Over the last year, house prices in Swindon have remained fairly steady. What does the future hold in store for the property market, though? Could prices here be about to rise in the next year or so?
The Latest Figures
The latest official figures show that house prices in Swindon rose more in August of this year than the average increase across the South West of England. A 0.7% rise here was slightly behind the 0.8% increase registered across the UK as a whole.
However, if we look at it on an annual basis, we can see that property prices in Swindon fell by 1.2% over the last year. It is also worth noting that the average cost of buying a house in Swindon was noted as being £216,324.
However, at the time of writing, the average price in Swindon has been listed at just over £263,000, with other sources listing a figure of £285,000 in this respect.
What Will Brexit Mean?
Brexit isn’t the only factor that will have an impact on house prices in Swindon in the future, but it is an important issue. There is a lot of debate over how Brexit will affect the UK’s property market. Some analysts suggest that prices may experience a boost when the long period of uncertainty finally comes to an end.
Research carried out by forecaster PropCast suggests that Swindon overall won’t be one of the most affected parts of the country. This is reflected in the fact that it doesn’t feature among the lists of the places most likely to rise or fall in value following Brexit.
However, the SN6 postcode was noted as being number seven in the list of places most likely to suffer falling property prices after Brexit. This means that places such as Shrivenham and Cricklade could be negatively affected by this change.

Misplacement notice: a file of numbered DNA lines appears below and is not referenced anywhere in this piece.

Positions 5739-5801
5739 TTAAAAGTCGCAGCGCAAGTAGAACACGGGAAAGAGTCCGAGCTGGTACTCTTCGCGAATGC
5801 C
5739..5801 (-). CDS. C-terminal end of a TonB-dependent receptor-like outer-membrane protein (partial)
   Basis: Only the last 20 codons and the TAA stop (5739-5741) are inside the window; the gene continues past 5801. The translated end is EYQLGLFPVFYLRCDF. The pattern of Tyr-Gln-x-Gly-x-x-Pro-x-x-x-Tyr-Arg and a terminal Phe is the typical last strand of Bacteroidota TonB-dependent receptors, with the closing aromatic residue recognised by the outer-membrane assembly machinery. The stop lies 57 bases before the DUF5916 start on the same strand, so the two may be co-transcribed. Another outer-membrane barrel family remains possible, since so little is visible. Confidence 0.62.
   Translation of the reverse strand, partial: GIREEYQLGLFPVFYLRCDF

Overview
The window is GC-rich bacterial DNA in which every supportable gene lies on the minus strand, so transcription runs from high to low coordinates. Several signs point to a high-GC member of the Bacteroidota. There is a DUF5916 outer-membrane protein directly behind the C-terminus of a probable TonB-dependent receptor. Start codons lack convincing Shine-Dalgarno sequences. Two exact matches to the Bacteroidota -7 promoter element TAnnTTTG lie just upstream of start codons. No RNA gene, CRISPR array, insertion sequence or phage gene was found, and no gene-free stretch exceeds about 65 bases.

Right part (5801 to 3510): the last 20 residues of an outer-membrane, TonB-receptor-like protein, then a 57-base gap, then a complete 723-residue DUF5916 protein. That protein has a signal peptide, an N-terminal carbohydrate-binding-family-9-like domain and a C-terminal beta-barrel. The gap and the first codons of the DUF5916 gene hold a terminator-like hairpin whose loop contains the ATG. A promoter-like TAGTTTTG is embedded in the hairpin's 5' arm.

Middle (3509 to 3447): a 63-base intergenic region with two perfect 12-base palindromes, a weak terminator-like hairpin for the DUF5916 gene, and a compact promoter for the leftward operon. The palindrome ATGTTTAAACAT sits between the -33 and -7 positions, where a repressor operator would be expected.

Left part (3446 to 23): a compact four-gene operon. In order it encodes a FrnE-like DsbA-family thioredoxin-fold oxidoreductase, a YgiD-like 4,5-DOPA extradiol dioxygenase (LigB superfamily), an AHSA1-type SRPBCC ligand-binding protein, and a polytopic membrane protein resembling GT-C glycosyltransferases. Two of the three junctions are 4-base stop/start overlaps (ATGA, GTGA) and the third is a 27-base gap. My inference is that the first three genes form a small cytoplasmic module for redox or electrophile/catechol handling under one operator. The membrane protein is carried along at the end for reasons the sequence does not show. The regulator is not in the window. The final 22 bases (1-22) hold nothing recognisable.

Is Buying Now A Wise Move?
Data from Savills suggests that, by 2024, house prices across the UK will have risen to an average of £266,000, from the current level of £231,000.
Their numbers show the north of the country out-performing the south over the next five years. They have the South West of England average rising by a little over 13% to £289,000. No exact number is given for Swindon, and all of this is based on an orderly exit from the EU.
The interest rate is also low just now, with the Bank of England currently maintaining it at 0.75%. There are differing opinions on whether the rate will rise or fall in the months to come, which will affect the affordability of loans and the strength of the market. With a fluctuating market, there may need to be more focus on customers to shop around for the best prices, with online tools such as Trussle allowing buyers to compare mortgage deals from dozens of lenders to keep costs down.
Naturally, for many people it all comes down to finding a property that they fall in love with at a price they can afford. If you are in this situation then now can be as good a time as any to make the move.
Bearing all of these points in mind, it is possible that the time is right for some home-buyers in Swindon. Others may prefer to wait for what they see as the perfect time to buy a house here, especially in terms of how Brexit occurs.